Thanks again to all of you who supported my ride to raise money and awareness for the Multiple Sclerosis Society and the work it does supporting our friends and the many other folks around us living with MS as well as funding research to find a cure for MS. Once again YOU helped me exceed my goal of $1000 – this year almost $1200 – and our combined force of 2400 riders have so far raised over 1.6 million dollars! It was a very successful and a very emotionally charged event for all of us.
The best part of riding this year was having Karen riding with me again after nearly losing her last year to an aortic dissection. She is fully recovered and riding again though we’re a bit slower than in the past. But this isn’t a race and we found a small group to ride both days with. We chose the 75 mile routes both days this year instead of the 100. It’s hard to believe how quickly a group of 2000 cyclists can disperse. There were very long stretches where there were no other riders in sight except for our little group of five. On windy stretches (and there was a lot of that) we’d ride pace-line style to save energy but often we’d ride leisurely along in a clump enjoying scenery and conversation.
Saturday’s route took us north and east of New Bern mainly on country roads and through a few small communities with rest stops mostly at country churches and schools. It was hotter than we expected that day but not nearly as hot as some previous years. Just when it was starting to get uncomfortable we went through a small rain shower so that helped a lot. We got inspired to pedal much faster the last 10 miles of the day as a very dark and ominous looking storm was approaching. We finished just shortly before the storm and returned to our hotel just before it hit. The wind and lightning were so severe that many riders had to be brought back by vans and trucks.
Sunday was much cooler and totally overcast the whole day. We rode to Oriental, a beautiful town where the Neuse River joins the Pamlico Sound. If you sail you probably know Oriental. The boats in town far outnumber the human population. They’ve restored the Old Theater there and I’ve played concerts there in the past. Lunch was on a high bluff overlooking the river at one of those housing boom developments that got started just as the economy tanked so there’s a lot of very nice infrastructure and very few homes. Ironically, the slowest rider in our group led us out after lunch at a very fast pace. I was thinking “this is not a good idea” having just eaten a very large burrito among other things. Just a few miles out Karen started feeling sick so we stopped and one of the many vans that patrol the routes stopped and drove her the 10 miles to the next rest stop. By the time we got there she was recovered and joined us again for the rest of the ride back to New Bern.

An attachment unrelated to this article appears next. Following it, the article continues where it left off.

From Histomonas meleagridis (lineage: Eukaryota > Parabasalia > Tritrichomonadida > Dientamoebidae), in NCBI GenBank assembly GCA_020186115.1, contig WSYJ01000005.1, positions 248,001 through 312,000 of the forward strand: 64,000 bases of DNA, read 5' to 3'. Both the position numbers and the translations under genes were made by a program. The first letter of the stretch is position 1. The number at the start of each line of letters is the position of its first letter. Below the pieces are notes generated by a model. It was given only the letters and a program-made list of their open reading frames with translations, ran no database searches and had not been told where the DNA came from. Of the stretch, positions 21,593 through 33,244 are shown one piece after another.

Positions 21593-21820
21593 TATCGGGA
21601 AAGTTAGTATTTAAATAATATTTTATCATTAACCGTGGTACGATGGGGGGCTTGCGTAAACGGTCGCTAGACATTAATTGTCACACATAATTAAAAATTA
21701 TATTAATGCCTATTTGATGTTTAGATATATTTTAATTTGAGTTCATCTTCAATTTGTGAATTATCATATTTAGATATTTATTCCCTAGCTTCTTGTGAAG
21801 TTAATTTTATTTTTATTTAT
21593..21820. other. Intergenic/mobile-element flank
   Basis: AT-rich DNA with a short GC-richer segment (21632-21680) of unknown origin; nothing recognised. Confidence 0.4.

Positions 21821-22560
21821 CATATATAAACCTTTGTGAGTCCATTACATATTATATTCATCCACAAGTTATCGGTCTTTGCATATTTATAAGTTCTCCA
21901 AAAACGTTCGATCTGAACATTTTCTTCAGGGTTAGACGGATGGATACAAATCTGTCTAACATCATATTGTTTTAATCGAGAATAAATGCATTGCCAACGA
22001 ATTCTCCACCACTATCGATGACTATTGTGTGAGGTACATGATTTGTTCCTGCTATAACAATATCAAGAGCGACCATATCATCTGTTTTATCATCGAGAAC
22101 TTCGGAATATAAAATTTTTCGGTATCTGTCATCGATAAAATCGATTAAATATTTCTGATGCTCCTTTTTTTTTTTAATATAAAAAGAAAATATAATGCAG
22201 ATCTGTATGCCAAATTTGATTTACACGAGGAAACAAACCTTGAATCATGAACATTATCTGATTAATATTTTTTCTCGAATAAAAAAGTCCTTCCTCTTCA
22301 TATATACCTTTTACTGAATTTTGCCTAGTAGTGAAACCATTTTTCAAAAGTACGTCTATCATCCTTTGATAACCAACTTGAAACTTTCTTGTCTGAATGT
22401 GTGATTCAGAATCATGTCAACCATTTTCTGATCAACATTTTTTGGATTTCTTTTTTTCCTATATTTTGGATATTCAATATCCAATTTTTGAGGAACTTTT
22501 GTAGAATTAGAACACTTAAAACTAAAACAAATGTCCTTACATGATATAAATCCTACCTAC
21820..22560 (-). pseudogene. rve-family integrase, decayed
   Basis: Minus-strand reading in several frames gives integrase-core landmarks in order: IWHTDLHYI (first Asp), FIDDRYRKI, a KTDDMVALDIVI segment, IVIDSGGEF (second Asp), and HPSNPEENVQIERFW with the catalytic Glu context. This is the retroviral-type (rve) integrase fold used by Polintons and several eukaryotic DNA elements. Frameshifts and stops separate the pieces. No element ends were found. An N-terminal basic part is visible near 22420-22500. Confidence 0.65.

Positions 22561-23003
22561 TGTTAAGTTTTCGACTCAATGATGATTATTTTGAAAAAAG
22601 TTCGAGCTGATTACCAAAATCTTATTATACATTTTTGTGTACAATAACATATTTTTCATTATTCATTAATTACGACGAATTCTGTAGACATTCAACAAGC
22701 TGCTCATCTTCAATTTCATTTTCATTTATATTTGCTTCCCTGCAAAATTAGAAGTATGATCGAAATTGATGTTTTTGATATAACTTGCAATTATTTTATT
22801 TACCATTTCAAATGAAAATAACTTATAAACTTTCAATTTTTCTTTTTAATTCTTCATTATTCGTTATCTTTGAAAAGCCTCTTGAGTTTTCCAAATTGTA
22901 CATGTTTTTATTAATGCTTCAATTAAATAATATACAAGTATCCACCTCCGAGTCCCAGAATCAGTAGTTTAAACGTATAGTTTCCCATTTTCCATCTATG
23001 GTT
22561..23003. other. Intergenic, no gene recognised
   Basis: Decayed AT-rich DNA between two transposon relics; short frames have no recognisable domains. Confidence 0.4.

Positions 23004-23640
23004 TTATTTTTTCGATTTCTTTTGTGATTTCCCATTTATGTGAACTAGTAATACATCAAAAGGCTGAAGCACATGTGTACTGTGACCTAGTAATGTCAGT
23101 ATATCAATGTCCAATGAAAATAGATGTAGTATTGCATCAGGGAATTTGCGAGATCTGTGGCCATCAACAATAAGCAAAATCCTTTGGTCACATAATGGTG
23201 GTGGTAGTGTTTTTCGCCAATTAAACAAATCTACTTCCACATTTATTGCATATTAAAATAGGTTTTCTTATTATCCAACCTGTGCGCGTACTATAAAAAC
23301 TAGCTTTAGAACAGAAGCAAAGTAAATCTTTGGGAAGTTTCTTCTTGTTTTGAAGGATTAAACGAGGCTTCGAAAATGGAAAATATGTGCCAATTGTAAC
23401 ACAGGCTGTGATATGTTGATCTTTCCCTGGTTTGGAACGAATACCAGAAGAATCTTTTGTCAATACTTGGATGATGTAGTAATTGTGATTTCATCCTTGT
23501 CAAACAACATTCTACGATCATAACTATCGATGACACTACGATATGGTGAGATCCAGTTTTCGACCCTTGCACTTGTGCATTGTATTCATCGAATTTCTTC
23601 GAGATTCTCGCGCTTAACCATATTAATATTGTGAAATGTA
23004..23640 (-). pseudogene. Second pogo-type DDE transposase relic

The end of the ride on Sunday is always a big deal – you ride across the expansive US17 bridge over the Neuse River and then the smaller Trent River drawbridge and into Union Point Park to cheering volunteers and onlookers. Riders snatch commemorative medals from waving hands as they cross the finish line. You ride once around the park loop and then you get off your bike, butt sore, tired, grimy and sweaty and then – it’s over. It’s a bittersweet moment. You might briefly think of your friends who are disabled with this disease who can’t ride a bike. Or the ones who rode that day who might not be able to ride the next. You recall various incidents along the ride, people you met, sights and sounds. The hard parts where you wondered why you were doing this. Yes, there’s pain. Numb hands, aching shoulders and many other body parts that are not happy. But there’s a peaceful feeling, too. You did something good. And YOU – the person reading this – did the even greater good. Thank you. My soul bows to your soul.
New Bern is a beautiful town to visit with lots of history (Tryon Palace, for instance) and many fine shops, galleries, and restaurants. Our favorite find this trip was Morgan’s Tavern and Grill. Excellent food and a beautiful building, too. Highly recommended.
Photos (hundreds of them – taken by volunteers) of the ride are at: http://imageevent.com/mseventpics
A great article about one of the cyclists who has MS is here:
And here is the link for the New Bern ride in case you want to try it yourself. They now have 30, 50, 75, and 100 mile options. It’s FLAT down there!
And to find MS rides across the country:
Finally – I just wanted to say that I had decided not to ask for funds again after this ride. You, my friends, have donated generously these last six years and I really appreciate it so much but I don’t really feel comfortable asking for money again. With that thought in mind I experienced a moment of intense sadness at the end of the ride on Sunday thinking “How could I not do this again?” It was a selfish thought, though. The experience is so intensely satisfying – the accomplishment, the people, the rush of riding out of town with 2000 other cyclists, the beautiful countryside – it’s hard to think about giving it up. So I may ride again next year – but I will pay the minimum donation amount myself – in honor of my friends who have MS. And I’ll have a great ride. Join us!
With sincere gratitude for your help,